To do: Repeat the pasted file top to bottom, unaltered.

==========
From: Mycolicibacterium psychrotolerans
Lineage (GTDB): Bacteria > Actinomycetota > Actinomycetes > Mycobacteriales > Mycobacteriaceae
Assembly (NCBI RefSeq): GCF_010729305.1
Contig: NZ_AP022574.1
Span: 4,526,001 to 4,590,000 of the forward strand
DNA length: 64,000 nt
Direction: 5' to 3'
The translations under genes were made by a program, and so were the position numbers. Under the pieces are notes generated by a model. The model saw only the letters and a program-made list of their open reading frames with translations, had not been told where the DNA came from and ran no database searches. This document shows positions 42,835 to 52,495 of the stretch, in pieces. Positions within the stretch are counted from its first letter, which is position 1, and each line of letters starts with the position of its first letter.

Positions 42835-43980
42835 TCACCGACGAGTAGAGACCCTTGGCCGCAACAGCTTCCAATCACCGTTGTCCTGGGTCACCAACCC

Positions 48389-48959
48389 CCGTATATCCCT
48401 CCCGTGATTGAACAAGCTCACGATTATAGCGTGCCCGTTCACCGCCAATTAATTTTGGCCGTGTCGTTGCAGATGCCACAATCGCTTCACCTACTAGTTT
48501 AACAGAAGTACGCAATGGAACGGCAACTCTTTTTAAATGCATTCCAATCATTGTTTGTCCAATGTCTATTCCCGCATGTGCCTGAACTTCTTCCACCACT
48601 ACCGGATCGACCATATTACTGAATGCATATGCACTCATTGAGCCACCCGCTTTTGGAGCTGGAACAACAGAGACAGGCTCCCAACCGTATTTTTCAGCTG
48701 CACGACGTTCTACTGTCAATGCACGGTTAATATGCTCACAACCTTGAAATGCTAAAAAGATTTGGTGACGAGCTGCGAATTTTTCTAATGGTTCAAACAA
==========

From: Mycolicibacterium psychrotolerans
Lineage (GTDB): Bacteria > Actinomycetota > Actinomycetes > Mycobacteriales > Mycobacteriaceae
Assembly (NCBI RefSeq): GCF_010729305.1
Contig: NZ_AP022574.1
Span: 4,526,001 to 4,590,000 of the forward strand
DNA length: 64,000 nt
Direction: 5' to 3'
The translations under genes were made by a program, and so were the position numbers. Under the pieces are notes generated by a model. The model saw only the letters and a program-made list of their open reading frames with translations, had not been told where the DNA came from and ran no database searches. This document shows positions 42,835 to 52,495 of the stretch, in pieces. Positions within the stretch are counted from its first letter, which is position 1, and each line of letters starts with the position of its first letter.

Positions 42835-43980
42835 TCACCGACGAGTAGAGACCCTTGGCCGCAACAGCTTCCAATCACCGTTGTCCTGGGTCACCAACCC

Positions 48389-48959
48389 CCGTATATCCCT
48401 CCCGTGATTGAACAAGCTCACGATTATAGCGTGCCCGTTCACCGCCAATTAATTTTGGCCGTGTCGTTGCAGATGCCACAATCGCTTCACCTACTAGTTT
48501 AACAGAAGTACGCAATGGAACGGCAACTCTTTTTAAATGCATTCCAATCATTGTTTGTCCAATGTCTATTCCCGCATGTGCCTGAACTTCTTCCACCACT
48601 ACCGGATCGACCATATTACTGAATGCATATGCACTCATTGAGCCACCCGCTTTTGGAGCTGGAACAACAGAGACAGGCTCCCAACCGTATTTTTCAGCTG
48701 CACGACGTTCTACTGTCAATGCACGGTTAATATGCTCACAACCTTGAAATGCTAAAAAGATTTGGTGACGAGCTGCGAATTTTTCTAATGGTTCAAACAA